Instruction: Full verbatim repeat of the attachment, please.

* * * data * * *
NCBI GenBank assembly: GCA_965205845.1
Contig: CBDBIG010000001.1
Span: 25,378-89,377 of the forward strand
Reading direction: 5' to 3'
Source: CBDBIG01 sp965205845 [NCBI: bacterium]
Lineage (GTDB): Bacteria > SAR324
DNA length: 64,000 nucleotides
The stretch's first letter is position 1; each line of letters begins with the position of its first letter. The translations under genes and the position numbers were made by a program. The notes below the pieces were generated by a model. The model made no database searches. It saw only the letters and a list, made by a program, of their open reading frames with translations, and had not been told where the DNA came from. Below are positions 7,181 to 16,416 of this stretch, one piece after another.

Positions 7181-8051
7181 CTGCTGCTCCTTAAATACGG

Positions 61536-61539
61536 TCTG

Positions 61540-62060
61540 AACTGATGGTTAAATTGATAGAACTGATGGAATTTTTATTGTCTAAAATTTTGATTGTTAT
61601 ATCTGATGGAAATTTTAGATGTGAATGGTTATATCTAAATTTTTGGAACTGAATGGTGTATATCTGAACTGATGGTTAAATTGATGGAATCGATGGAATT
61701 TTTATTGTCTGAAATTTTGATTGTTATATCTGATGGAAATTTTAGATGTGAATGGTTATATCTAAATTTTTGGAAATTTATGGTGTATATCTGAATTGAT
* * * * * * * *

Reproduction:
NCBI GenBank assembly: GCA_965205845.1
Contig: CBDBIG010000001.1
Span: 25,378-89,377 of the forward strand
Reading direction: 5' to 3'
Source: CBDBIG01 sp965205845 [NCBI: bacterium]
Lineage (GTDB): Bacteria > SAR324
DNA length: 64,000 nucleotides
The stretch's first letter is position 1; each line of letters begins with the position of its first letter. The translations under genes and the position numbers were made by a program. The notes below the pieces were generated by a model. The model made no database searches. It saw only the letters and a list, made by a program, of their open reading frames with translations, and had not been told where the DNA came from. Below are positions 7,181 to 16,416 of this stretch, one piece after another.

Positions 7181-8051
7181 CTGCTGCTCCTTAAATACGG

Positions 61536-61539
61536 TCTG

Positions 61540-62060
61540 AACTGATGGTTAAATTGATAGAACTGATGGAATTTTTATTGTCTAAAATTTTGATTGTTAT
61601 ATCTGATGGAAATTTTAGATGTGAATGGTTATATCTAAATTTTTGGAACTGAATGGTGTATATCTGAACTGATGGTTAAATTGATGGAATCGATGGAATT
61701 TTTATTGTCTGAAATTTTGATTGTTATATCTGATGGAAATTTTAGATGTGAATGGTTATATCTAAATTTTTGGAAATTTATGGTGTATATCTGAATTGAT